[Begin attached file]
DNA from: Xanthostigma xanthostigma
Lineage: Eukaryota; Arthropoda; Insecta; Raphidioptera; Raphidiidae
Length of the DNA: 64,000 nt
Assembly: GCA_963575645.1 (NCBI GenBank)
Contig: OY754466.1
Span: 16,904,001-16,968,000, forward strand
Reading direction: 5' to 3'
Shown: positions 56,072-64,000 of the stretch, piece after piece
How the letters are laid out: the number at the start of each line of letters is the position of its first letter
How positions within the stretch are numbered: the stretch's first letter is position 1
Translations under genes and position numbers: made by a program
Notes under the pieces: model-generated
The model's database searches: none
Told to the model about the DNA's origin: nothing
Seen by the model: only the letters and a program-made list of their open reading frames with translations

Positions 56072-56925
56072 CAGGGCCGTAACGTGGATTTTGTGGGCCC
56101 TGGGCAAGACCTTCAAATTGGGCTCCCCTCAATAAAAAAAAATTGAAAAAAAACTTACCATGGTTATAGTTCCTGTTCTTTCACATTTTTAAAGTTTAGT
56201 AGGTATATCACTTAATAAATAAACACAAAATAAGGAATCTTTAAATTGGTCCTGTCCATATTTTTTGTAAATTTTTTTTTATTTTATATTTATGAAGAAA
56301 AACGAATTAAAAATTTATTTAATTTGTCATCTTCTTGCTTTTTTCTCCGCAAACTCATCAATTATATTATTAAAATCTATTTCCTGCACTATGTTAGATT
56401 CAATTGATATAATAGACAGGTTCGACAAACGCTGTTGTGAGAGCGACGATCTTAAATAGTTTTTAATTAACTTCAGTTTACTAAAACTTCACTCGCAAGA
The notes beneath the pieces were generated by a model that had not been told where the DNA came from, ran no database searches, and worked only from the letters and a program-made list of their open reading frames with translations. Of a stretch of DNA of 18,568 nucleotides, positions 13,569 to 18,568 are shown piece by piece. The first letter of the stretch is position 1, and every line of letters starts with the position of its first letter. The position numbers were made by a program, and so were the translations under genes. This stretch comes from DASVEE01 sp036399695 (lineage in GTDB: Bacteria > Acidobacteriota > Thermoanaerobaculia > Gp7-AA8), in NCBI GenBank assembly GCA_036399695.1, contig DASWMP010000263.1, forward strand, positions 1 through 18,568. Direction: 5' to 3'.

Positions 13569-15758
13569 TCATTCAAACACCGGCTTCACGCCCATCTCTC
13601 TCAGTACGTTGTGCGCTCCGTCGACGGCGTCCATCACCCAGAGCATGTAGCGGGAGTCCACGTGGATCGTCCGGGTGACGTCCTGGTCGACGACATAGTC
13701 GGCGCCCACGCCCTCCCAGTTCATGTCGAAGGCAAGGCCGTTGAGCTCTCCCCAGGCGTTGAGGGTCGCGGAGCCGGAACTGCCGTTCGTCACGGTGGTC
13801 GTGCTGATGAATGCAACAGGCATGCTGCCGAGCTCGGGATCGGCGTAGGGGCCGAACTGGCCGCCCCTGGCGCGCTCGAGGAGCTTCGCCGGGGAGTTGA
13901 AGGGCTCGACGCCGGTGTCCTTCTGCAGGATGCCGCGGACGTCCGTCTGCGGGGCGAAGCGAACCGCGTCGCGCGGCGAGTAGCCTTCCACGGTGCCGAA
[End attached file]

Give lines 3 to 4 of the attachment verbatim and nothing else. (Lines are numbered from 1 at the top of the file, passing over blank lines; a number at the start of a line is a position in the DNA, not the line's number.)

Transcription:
Length of the DNA: 64,000 nt
Assembly: GCA_963575645.1 (NCBI GenBank)